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Full set of printable activities and complete unit planner available for purchase – coming soon!
One of my child’s favorite things to play with is small, realistic animal figurines. Enter “Sunny Patch Litter of Lizards” by Melissa and Doug. They come with play ideas (and a hashtag: #countlesswaystoplay) on the back of the package:
- Name That Lizard: Give each lizard a name and a personality and tell a story about where it lives and what it likes to do.
- Leaping Lizards: Line up two lizards nose-to-tail at a starting line. Have the back lizard leap over the front lizard until the reach a finish line!
- Create a Scene: Draw a garden, desert, or forest scene and have your lizards crawl around it!
These held his entertainment for quite some time. I simply paired it with a felt mat I had made for another project. It reminded me I needed to create a felt aquatic scene to go with future lessons!
(This activity better suited for preschoolers or first graders. We won’t attempt this one for tot
school but wanted to offer the free download).
Snake board game with letters of the month (Ss, Rr, Ii, Pp). Roll a set of dry-erase foam dice and move to the nearest appropriate capital or lowercase letter on the game board. I used two dice to cover all of the 8 letters.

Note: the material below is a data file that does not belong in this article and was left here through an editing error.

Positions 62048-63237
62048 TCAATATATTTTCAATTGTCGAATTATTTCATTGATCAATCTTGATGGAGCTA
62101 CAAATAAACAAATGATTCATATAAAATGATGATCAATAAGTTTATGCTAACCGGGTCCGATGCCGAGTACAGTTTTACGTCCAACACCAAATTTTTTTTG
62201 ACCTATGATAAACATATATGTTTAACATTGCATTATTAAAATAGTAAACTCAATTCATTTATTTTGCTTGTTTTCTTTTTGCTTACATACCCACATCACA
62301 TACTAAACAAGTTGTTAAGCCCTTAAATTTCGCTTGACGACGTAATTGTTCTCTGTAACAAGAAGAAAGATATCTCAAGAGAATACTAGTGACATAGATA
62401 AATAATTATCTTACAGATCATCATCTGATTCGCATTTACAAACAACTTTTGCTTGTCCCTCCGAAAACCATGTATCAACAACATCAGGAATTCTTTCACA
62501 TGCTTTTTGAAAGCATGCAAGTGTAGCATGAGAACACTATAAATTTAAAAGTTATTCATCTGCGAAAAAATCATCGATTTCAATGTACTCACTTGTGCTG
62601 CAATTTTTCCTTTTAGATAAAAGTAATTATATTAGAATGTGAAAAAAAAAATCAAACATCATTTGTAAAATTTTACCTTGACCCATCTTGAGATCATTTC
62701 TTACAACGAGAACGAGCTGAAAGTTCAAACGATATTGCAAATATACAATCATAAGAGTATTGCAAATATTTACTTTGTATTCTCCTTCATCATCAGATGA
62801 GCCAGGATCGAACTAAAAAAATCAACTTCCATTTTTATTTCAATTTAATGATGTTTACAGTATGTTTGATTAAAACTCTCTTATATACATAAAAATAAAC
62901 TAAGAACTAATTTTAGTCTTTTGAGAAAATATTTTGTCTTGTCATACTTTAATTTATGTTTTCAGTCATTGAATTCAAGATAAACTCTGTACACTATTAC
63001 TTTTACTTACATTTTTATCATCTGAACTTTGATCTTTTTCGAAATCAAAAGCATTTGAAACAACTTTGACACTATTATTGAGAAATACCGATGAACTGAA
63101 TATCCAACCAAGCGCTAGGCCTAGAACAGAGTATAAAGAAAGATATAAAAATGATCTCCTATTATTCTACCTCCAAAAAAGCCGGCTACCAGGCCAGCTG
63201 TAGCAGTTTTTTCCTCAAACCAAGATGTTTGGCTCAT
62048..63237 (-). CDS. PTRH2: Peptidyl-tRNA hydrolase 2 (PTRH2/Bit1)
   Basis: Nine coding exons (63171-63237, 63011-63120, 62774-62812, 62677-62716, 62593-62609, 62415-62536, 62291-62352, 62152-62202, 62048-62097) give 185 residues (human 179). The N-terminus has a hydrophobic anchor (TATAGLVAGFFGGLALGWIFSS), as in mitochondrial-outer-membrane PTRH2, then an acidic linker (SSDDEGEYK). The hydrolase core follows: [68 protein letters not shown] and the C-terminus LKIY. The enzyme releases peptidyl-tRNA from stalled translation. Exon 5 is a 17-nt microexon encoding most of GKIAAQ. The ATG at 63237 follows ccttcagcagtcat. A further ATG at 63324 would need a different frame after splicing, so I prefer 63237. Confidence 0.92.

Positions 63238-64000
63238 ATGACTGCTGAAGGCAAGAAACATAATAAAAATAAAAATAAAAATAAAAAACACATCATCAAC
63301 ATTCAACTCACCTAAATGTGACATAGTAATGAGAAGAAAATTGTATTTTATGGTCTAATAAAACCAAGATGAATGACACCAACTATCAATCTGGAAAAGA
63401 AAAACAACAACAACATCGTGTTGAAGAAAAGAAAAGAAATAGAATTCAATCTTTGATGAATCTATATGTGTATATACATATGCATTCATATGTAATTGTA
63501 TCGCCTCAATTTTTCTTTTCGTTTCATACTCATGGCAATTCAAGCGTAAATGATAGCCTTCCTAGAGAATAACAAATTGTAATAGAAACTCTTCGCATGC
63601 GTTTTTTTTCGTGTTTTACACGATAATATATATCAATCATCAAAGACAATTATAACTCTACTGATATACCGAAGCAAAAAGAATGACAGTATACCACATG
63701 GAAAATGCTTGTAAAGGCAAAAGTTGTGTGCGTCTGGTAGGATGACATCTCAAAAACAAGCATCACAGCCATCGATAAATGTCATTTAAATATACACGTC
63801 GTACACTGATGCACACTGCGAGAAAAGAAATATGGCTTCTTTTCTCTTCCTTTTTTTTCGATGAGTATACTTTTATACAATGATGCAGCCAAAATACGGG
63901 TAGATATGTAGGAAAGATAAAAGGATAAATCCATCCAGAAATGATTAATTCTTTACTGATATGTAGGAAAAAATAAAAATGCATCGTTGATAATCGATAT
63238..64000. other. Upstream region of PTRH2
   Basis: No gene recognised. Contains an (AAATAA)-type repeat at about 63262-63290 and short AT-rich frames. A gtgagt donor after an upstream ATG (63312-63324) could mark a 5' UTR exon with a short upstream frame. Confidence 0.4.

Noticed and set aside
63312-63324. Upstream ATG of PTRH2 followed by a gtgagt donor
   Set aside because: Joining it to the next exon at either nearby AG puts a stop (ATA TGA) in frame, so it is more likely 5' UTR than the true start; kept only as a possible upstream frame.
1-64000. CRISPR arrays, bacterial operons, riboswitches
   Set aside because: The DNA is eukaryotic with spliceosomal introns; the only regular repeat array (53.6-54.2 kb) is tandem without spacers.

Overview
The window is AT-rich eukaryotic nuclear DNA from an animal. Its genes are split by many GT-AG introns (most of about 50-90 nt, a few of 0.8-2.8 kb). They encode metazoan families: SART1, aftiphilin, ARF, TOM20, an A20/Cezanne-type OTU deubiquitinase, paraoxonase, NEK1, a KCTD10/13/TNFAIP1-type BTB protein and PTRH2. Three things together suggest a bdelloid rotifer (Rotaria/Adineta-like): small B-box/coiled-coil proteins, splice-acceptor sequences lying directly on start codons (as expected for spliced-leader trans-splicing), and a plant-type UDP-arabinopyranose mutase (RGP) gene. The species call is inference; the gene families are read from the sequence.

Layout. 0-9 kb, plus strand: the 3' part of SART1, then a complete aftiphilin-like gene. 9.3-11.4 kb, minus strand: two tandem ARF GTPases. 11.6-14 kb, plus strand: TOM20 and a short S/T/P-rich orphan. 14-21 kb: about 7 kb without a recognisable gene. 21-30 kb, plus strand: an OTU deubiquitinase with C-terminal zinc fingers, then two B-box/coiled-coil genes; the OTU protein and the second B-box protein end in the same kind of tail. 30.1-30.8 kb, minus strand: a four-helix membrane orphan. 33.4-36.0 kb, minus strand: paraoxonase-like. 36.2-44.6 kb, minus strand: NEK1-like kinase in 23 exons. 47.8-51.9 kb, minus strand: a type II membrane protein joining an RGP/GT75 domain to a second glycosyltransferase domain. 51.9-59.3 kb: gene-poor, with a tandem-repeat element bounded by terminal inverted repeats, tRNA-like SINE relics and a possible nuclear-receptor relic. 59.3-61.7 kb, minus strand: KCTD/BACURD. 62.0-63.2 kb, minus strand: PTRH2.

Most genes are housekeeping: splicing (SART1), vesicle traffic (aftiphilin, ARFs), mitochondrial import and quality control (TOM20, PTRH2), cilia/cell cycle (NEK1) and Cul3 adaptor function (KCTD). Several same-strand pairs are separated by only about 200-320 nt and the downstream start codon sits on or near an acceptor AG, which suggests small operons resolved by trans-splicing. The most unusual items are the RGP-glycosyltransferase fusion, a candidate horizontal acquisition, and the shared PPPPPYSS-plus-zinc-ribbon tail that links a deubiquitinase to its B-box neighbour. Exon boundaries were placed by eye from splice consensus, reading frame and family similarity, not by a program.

Free Download: Snake Letter Board Game – Ss, Rr, Ii, Pp
Match That Snake
We repeated the lizard activity from earlier in the week using plastic snakes by Melissa and Doug. These also came with play suggestions:
- Name that Snake: (Similar to Name That Lizard)
- Pick a Pair (Match That Snake): Place all the snakes into a bucket. Without looking, reach in and pick one snake. After looking at it, reach in again without looking and try to find the matching snake by feel alone.
- Create a Scene: (Same garden, desert, or forest scene as you would for lizards)
As part of our examination on reptiles, we looked at lots of library books on this topic, and visited a local pet shop for an up-close look at some amniotes*.
*Turtles are amniotes, along with other reptiles, birds, and mammals. Like other amniotes, turtles breathe air and do not lay eggs underwater, although many species live in or around water. – Google